Kim Hjelmgaard, USA TODAY
The 2013 Nobel Prize in Physics has gone to Britain's Peter W. Higgs and Belgium's Francois Englert, the Nobel Committee announced in Stockholm on Tuesday.
They were jointly awarded the prize for their work on a theory that offers an explanation for how the fundamental particles of the Universe acquire mass.
Last year, the pair's work was confirmed after the discovery of the so-called Higgs particle - known also as the Higgs boson and the God particle - at a laboratory in Geneva.
"I am overwhelmed to receive this award and thank the Royal Swedish Academy," Higgs said in a statement released by the University of Edinburgh. "I hope this recognition of fundamental science will help raise awareness of the value of blue-sky research."
Englert told the committee he was "very happy" at winning the award.
When the announcement was delayed by more than hour, Englert said he was not certain he had won.
The official citation from the awarding committee said the award was "for the theoretical discovery of a mechanism that contributes to our understanding of the origin of mass of subatomic particles, and which recently was confirmed through the discovery of the predicted fundamental particle, by the ATLAS and CMS experiments at CERN's Large Hadron Collider."
Higgs was born in 1929 and is a professor at the University of Edinburgh. Englert was born in 1932 in Brussels and is associated with the university there.
Nobel physics: A closer look at the Higgs boson
So what is the Higgs boson, the elusive particle that physicists Peter Higgs and Francois Englert theorized about and won the Nobel Prize for on Tuesday? The subatomic particle - which has also been called the "God particle" by some because it is seen as fundamental to the creation of the universe - has been the subject of an intense scientific hunt at the world's biggest atom smasher near Geneva. Last year, scientists at CERN, the European Organization for Nuclear Research, announced they had finally detected the long-sought particle.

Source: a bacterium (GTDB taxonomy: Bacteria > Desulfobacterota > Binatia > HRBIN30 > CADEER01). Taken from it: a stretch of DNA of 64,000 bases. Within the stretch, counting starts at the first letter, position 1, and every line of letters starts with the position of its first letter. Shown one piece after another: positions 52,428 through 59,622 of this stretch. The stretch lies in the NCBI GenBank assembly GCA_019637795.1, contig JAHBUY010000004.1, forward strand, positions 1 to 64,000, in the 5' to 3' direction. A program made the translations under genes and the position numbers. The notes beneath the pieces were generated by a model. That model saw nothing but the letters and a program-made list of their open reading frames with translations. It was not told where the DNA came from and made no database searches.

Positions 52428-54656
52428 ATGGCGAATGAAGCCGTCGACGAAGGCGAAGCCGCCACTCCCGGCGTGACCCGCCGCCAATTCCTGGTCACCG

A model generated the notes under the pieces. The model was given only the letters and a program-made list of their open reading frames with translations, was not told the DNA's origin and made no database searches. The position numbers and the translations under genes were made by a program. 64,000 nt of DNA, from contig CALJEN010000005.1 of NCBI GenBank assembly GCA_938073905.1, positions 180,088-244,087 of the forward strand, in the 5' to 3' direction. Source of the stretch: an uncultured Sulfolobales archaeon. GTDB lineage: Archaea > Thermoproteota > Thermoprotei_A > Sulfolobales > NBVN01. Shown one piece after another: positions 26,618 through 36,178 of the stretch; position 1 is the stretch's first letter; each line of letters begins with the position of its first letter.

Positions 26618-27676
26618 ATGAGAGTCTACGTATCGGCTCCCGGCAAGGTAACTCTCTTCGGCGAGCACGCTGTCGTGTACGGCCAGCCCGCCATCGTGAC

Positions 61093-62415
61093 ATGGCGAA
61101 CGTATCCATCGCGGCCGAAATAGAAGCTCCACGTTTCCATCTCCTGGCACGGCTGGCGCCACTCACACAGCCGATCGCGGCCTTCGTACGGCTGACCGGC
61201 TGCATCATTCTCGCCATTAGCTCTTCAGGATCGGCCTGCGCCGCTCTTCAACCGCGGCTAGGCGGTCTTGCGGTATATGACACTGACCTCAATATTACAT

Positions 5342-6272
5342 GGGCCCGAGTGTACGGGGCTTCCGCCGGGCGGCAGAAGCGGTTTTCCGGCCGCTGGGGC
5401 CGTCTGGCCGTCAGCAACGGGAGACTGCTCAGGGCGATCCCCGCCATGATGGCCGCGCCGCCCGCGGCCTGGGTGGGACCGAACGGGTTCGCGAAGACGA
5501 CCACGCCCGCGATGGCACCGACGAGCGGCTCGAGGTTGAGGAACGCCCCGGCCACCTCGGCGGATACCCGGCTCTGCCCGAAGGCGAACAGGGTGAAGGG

WHAT EXACTLY IS THE GOD PARTICLE?
Everything we see around us is made of atoms, inside of which are electrons, protons and neutrons. And those, in turn, are made of quarks and other subatomic particles. Scientists have wondered how these tiny building blocks of the universe acquire mass. Without mass, the particles wouldn't hold together - and there would be no matter.
One theory proposed separately by Higgs and Englert is that a new particle must be creating a "sticky" energy field that acts as a drag on other particles. Atom-smashing experiments at CERN have since confirmed that this particle exists in a form that is similar to - but perhaps not exactly like - what was proposed.
WHY DOES THIS MATTER?
The Higgs particle is part of many theoretical equations underpinning scientists' understanding of how the world came into being. If the particle didn't exist, then those theories would have needed to be fundamentally overhauled. The fact that it does exist gives more weight to the so-called Standard Model of particle physics, which explains how much of the universe works at the subatomic level. Scientists say there is still work to be done, especially because neutrinos - subatomic particles that were previously thought to be without mass - do now appear to have mass. Researchers are also still trying to figure out how to account for so-called dark matter, the over four-fifths of matter in the universe that can't be seen.
HOW MUCH DID THE HUNT FOR THE HIGGS COST?
CERN's atom smasher, the Large Hadron Collider, is a 17-mile (27-kilometer) tunnel beneath the Swiss-French border that cost some $10 billion to build and run. This includes the salaries of thousands of scientists and support staff around the world who have collaborated on the two experiments that independently pursued the Higgs particle.
WHY SPEND SO MUCH MONEY CONFIRMING A SCIENTIFIC THEORY?
While there haven't been any practical applications from discovering the Higgs boson, the massive scientific effort that led up to its discovery has already paid off in other ways. Researchers at CERN helped develop the World Wide Web to store and exchange ideas over the Internet. The vast computing power needed to crunch all of the data produced by the atom smasher has also boosted the development of cloud computing, which has found its way into the mainstream as sophisticated web applications. Advances in solar energy capture, medical imaging and proton therapy to fight cancer have also resulted from the work of particle physicists at CERN and elsewhere.
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